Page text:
Western makes it possible for you to submit your supporting documents in a digital format. Supporting documents include (1) an academic record/transcript from each school you note in your academic history; (2) English proficiency test results; (3) a sample of written work, e.g. an essay from your previous program; and (4) a statement of research interests in the form of a letter of intent. The letter of intent is typically 300-1000 words in length (1-2 single-spaced pages). In it, you should discuss how you came to be interested in Comparative Literature; which lines of research you hope to pursue for your thesis; who among the Comparative Literature core faculty would make an appropriate supervisor for your work; how your past education and other experiences have prepared you to be successful in our MA program; what you hope to achieve in it; and why our program strikes you as the best place for you to pursue your interests.
  1. English Proficiency Scores
    If you need to submit evidence of English proficiency, you must have the testing service send your score electronically to Western. The Comparative Literature Graduate Committee accepts results from two testing services:
(a) The Test of English as a Foreign Language (TOEFL). Western's TOEFL ID is 0984. A minimum score of 610 on the paper version, 255 on the electronic version, or 102 on the internet version required for entry.
(b) The International English Language Testing Service (IELTS)  of the British Council. A minimum overall score of 7.5 is required for entry.


Western accepts digital academic records within your application. However, if you are offered admission, you are required to provide one official academic transcript from each post-secondary institution you have attended. These documents should be mailed directly to The School of Graduate and Postdoctoral Studies.

Past or current students of Western University do not need to provide transcripts for their academic history at Western. This information will be obtained internally. Western considers a transcript to be official only if it is received in a university envelope that is sealed and signed on the flap by the administrator in the office issuing the transcript. If the transcript and degree certificate are not in English, a certified translation must also be included. All documents and transcripts submitted to Western University become the property of the university and will not be returned.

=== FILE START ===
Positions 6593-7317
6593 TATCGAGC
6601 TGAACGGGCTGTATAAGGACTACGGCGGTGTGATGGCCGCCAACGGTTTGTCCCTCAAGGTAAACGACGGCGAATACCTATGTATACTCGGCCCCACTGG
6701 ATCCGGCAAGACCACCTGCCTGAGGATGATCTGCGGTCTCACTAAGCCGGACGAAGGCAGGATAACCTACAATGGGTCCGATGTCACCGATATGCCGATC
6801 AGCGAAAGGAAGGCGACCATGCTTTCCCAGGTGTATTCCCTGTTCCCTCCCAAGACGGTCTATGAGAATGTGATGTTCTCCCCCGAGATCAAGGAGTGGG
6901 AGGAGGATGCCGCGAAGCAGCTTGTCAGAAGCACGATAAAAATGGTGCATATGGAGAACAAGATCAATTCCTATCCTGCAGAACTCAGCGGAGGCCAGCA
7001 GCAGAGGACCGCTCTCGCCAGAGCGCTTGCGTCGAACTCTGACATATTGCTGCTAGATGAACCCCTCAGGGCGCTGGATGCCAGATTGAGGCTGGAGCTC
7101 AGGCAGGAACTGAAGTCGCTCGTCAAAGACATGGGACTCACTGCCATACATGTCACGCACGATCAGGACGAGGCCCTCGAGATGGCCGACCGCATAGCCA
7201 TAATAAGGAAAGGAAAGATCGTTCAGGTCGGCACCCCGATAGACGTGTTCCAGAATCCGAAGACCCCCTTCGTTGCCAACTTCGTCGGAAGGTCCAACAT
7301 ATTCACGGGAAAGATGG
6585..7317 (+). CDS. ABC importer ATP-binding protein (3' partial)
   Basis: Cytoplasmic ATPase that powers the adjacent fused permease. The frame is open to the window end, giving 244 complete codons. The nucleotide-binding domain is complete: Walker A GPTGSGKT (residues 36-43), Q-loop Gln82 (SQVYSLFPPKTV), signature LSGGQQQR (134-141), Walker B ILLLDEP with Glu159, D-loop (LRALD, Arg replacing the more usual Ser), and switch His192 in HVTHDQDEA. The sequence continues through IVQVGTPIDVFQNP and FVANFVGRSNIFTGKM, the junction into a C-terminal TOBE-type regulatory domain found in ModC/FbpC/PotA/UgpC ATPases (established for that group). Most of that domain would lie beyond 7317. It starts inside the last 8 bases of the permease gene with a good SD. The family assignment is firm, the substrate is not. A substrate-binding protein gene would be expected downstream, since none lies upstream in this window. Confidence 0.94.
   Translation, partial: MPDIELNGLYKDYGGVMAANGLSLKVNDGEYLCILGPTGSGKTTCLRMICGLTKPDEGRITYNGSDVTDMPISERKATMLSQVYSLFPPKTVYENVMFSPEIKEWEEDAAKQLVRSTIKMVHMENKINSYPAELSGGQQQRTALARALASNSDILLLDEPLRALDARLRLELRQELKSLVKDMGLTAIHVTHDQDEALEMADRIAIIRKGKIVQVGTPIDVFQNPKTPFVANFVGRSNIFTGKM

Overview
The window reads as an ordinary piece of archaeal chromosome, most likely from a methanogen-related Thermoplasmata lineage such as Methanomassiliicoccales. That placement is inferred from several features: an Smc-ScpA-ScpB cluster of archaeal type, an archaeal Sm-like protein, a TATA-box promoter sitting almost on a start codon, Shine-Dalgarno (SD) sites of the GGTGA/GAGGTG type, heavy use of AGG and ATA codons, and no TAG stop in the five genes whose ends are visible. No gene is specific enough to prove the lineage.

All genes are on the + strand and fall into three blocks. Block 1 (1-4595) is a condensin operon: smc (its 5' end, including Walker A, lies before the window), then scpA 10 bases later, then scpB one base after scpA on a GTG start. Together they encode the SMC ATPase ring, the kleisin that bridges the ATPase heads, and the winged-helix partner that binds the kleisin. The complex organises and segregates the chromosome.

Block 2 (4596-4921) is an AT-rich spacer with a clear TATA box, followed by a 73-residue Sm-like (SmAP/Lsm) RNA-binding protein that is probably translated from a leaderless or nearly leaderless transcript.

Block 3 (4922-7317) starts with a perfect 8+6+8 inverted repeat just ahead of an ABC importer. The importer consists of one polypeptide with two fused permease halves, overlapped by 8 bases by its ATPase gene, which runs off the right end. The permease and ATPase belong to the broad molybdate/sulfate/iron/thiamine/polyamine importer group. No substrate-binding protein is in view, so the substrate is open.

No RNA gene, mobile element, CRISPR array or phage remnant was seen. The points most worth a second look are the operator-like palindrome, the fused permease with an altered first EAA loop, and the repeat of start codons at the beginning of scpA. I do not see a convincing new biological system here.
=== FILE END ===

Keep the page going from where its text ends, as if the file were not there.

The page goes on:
Application Deadline

As of October 15, 2022, the portal is open for entry into the program for September 2023. The deadline for first consideration applications will be February 1, 2023. All applications submitted after this date may be reviewed but cannot be guaranteed admission for the specified term regardless of your admissibility. Early applications are strongly recommended.


Program Requirements

The MA program in Comparative Literature takes three terms to complete, progressing from course work and thesis prospectus development (terms 1-2) to the composition and evaluation of the Major Research Paper (term 3). The recommended period for completing the program is one academic year.

1. Overview

A term-by-term overview indicating the recommended completion times for the various program requirements can be found HERE .

Use the chart of Progress Expectations in the MA Program as a guide for setting your goals for each term in the program. Though rates of progress will vary somewhat from student to student, the planning goal for every MA candidate should be to meet all the requirements for the program by the end of the third term.

2. Policy on Timely Progress

Any MA student who without good reason fails to meet the department's standard progress expectations will receive a Letter of Concern from the Graduate Chair requesting a meeting to discuss strategies for getting back on track. If the Letter of Concern goes unheeded, or if the negotiated plan for resuming progress fails to be implemented within one term, then the Graduate Chair, acting on behalf of the Graduate Committee, will notify the student that within two weeks of receiving the notification he or she must either show clear evidence of progress towards the degree (e.g. a section of the Major Research Paper submitted to the Director) or voluntarily withdraw from the program. If this notification is ignored, the Graduate Chair, acting on behalf of the Graduate Committee, will take the necessary administrative steps to expel the student from the program.

3. Courses

Course selections are determined on a student-by-student basis in consultation with the Graduate Chair. The approval of the Graduate Chair is required for formal registration in the selected courses. A total of 2.0 credits is required in the MA program: four graduate half-courses (4 x 0.5 = 2.0 credits) or the equivalent should be completed by the end of the second term of study.

  1. Two Required Comparative Literature Courses (1.0 credits)
    The following two half-courses (worth 1.0 credits in total) must be taken by all MA students:
    (1) either CL 9501A (Fundamentals of Comparative Literature, Part I) or CL 9502B (Fundamentals of Comparative Literature, Part II);
    (2) CL 9503B (Propaedeutics for Comparatists).
  2. Two Optional Courses (1.0 credits)